The profession’s steady progress toward equivalency with allopathic and osteopathic medicine consists of foundational changes that must occur to reach the desired outcome. One such foundational change is the governance of podiatric medicine and surgery residency programs by the Accreditation Council for Graduate Medical Education (ACGME). The Council on Podiatric Medical Education (CPME) is the podiatric version of ACGME. Both institutions have similar functions as one can see in the following excerpts from each of the organizations’ websites.
“The ACGME accredits sponsoring institutions and residency and fellowship programs, confers recognition on additional program formats or components, and dedicates resources to initiatives addressing areas of import in graduate medical education. The ACGME employs best practices, research, and advancements across the continuum of medical education to demonstrate its dedication to enhancing health care and graduate medical education. The ACGME is committed to improving the patient care delivered by resident and fellow physicians today, and in their future independent practice, and to doing so in clinical learning environments characterized by excellence in care, safety, and professionalism.”1
“The Council on Podiatric Medical Education is an autonomous accrediting agency for podiatric medical education. Deriving its authority from the House of Delegates of the American Podiatric Medical Association, the Council is empowered to develop and adopt standards and policies as necessary for the implementation of all aspects of its accreditation, approval, and recognition purview. The Council has final authority for:
- The accreditation of colleges of podiatric medicine, the approval of fellowships and residency programs, and providers of continuing education.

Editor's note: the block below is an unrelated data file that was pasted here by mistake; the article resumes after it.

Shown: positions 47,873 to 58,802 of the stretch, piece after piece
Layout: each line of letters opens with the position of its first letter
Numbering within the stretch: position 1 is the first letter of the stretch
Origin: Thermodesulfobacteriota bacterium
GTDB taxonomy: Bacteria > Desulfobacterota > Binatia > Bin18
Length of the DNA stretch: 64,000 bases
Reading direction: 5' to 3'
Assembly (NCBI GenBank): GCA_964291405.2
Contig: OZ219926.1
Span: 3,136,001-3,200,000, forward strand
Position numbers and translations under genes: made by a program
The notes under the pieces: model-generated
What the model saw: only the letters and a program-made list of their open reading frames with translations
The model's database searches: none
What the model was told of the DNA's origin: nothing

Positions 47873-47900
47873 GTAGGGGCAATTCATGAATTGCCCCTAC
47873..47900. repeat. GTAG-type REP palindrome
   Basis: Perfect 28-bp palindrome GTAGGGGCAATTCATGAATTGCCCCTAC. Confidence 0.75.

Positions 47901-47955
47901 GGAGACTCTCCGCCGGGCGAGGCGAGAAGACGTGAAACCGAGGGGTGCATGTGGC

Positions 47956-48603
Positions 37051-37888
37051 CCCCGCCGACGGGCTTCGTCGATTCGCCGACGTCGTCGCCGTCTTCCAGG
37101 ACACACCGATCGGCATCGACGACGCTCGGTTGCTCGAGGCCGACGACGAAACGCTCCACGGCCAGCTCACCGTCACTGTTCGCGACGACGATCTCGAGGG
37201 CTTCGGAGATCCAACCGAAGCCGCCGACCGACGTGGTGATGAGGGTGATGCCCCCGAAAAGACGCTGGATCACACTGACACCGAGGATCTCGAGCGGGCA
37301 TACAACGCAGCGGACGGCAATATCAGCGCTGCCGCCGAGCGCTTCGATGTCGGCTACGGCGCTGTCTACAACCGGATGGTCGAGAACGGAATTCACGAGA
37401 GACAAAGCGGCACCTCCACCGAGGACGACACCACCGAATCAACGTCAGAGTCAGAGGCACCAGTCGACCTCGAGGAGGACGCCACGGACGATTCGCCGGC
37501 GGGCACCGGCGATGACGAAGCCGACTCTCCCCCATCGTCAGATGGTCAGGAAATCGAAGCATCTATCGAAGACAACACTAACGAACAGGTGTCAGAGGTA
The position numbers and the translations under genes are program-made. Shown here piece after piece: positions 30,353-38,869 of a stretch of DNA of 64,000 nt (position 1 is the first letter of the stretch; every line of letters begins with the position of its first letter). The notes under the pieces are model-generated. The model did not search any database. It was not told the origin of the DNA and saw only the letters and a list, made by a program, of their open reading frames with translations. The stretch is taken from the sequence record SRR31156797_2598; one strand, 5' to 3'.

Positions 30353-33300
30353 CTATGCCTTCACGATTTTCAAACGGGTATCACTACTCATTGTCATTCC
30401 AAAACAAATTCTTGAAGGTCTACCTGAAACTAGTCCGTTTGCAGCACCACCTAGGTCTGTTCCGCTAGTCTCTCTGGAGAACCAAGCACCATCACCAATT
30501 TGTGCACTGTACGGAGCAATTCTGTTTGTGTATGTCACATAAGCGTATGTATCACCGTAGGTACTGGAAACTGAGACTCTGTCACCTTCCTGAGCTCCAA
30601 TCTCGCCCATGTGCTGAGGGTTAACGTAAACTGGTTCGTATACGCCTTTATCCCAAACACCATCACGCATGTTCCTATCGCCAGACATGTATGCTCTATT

- The recognition of specialty certifying boards for podiatric medical practice.”2
The standardization of podiatric residency programs to three years was a critical step toward equivalency. The CPME 320 Document is the governing document of podiatric residency programs and is currently undergoing a rewrite. One significant change being considered is the role and significance of minimum activity volumes (MAVs). The CPME states, “MAVs are patient care activity requirements that (ensure) that the resident has been exposed to adequate diversity and volume of patient care. MAVs are not minimum repetitions to achieve competence. It is incumbent upon the program director and the faculty to (ensure) that the resident has achieved a competency, regardless of the number of repetitions.”3
The ACGME has a different approach to residency education. The Next Accreditation System (NAS) was created to answer concerns about graduate medical education (GME). The Next Accreditation System utilized outcome-based principles to create general competencies for residencies in 1999 and the Outcomes Project in 2001.4 Subsequent refinement in the outcome-based approach led the Next Accreditation System to develop milestones and clinical competency committees (CCCs).4 The change in the educational philosophy for residents resulted in the ACGME moving away from MAVs to competency-based medical education (CBME) in 2013.4 In other fields, CBME is termed competency-based education and training (CBET).
Eloquently summarizing the differences between traditional and CBME/CBET learning, Sullivan stated, “In a traditional educational system, the unit of progression is time and it is teacher-centered. In a CBET system, the unit of progression is mastery of specific knowledge and skills, and is learner-centered.”5
The methodology to CBME learning includes identification of the six ACGME competencies (Patient Care, Medical Knowledge, Practice-Based Learning and Improvement, Interpersonal and Communication Skills, Professionalism, and System-Based Practice), utilization of benchmarks and milestones to evaluate competencies and performance levels, competency evaluation, and overall assessment of the process.4 One can use milestones to evaluate performance levels within the six core competencies. The milestones are composed of sub-competencies with five levels of achievement based on the Dreyfus model of expertise development.6 The milestones for each specialty were developed by a specialty-specific working group. Milestones are not comprehensive in determination of a resident’s level of performance. One is supposed to use milestones in conjunction with multiple other evaluative factors. Orthopedic surgery residents have their own set of unique milestones. Specifically analogous to podiatric residencies, foot and ankle orthopedic surgery fellowships have their own milestones.